Friday, February 5, 2010

LBJ0001 Becomes a Commuter

The Rented Mule actually builds up quite well as a commuter with 700C wheels. I had one built for a while, but stripped it. I have my prototype frame sitting in the corner, quite literally collecting dust, so I decided to build it into a commuter.

I rode the prototype frame for a year or two and it's quite a nice frame. The angles are slacker than the production model. The seat tube is a half inch longer. The gusseting is different. The head tube is not machined. And, most importantly, it has a different set of dropouts. Other than that, it's pretty close to a production model.

Unfortunately, I screwed up on the prototype dropouts. One of the holes is .1 inches out from where it should be, causing it to ride a bit high on the disc. I fixed it by running a 7" adapter with an 8" disc and then spacing it up to fit properly with washers. This doesn't work too well though. The caliper constantly came lose and you could see that it was stressed out and causing the holes on to ovalize a bit. I wanted to drill it out to where it should be.

Where the hole should be overlaps with where the hole is, so it's a pretty difficult hole to drill. I brought it in to work to use the drill press and asked my riding partner/maintenance supervisor to help me out. He figured we should get one of the millwrights/machinists involved as he would be the best guy to get the job done.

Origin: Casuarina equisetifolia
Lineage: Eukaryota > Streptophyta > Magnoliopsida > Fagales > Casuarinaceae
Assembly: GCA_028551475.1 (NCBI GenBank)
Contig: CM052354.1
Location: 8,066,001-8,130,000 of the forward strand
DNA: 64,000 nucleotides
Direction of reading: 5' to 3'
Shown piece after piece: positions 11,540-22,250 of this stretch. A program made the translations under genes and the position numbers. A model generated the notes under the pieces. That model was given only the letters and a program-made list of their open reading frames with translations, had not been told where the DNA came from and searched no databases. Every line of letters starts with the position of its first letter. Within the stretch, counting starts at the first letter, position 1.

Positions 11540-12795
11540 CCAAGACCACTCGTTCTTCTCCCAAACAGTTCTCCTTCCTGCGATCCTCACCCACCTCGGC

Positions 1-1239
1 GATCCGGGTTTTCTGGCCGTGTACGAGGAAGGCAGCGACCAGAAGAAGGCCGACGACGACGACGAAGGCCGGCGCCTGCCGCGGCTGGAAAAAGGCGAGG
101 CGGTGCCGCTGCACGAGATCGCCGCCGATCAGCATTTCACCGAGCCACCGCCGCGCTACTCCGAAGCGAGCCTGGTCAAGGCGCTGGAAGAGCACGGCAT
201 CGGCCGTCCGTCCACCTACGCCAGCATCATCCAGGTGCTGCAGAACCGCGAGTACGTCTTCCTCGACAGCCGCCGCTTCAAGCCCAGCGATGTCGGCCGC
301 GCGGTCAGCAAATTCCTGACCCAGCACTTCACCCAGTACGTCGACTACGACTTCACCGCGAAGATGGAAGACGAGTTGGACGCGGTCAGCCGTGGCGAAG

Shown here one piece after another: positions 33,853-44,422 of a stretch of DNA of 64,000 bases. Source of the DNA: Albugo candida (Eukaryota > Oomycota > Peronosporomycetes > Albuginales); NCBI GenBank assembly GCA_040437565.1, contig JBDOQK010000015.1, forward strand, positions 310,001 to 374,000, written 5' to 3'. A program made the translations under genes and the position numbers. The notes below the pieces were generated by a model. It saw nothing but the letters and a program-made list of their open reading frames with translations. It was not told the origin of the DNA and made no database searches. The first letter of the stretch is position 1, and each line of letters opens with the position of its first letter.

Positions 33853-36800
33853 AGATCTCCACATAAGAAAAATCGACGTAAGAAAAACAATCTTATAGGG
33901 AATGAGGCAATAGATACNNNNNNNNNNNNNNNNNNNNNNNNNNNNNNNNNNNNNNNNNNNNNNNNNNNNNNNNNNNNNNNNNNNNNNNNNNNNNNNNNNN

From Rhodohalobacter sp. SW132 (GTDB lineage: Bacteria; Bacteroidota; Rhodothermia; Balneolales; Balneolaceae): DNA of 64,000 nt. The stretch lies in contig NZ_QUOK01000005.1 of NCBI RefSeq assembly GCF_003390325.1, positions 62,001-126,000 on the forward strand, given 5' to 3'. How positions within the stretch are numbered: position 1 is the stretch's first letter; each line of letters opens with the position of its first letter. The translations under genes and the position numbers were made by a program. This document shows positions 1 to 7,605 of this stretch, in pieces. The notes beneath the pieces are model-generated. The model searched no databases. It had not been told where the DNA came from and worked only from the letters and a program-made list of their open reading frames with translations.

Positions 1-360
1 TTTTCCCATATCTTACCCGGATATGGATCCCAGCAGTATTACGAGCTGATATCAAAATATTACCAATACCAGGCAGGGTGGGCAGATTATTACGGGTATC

My plan involved bolting a disc adaptor to the right spot and then drilling through the whole works to get a hole in the right place. I would have to sacrifice the adaptor, but this seemed like the only way we would get the hole in the right place. Worst case, if it was a bit out, I could clean it up with a file. Well, worst case I could weld in a new dropout and get the frame re-painted.

Millwrights, of course, aren't used to dealing with such precision. "We'll just file it out. Here. Gimme." Next thing I knew, my frame was clamped in a vice, one of them was scratching away at the paint to mark out where the adaptor should sit and the other was banging away at things with the file. They wouldn't believe me that it was steel and got a magnet out to prove me wrong. I probably should have just filed it out myself in the first place, but I honestly thought I'd be able to have a cleaner solution with a drill press at my disposal. Anyhow, it's almost there. I will have to clean it up a bit with a file once I get it built.

So, the lesson for're always better off doing the job yourself. My paint will survive bit it was hard for me to watch. I should have taken a "before" picture. I'll try to get an "after" up in a few days.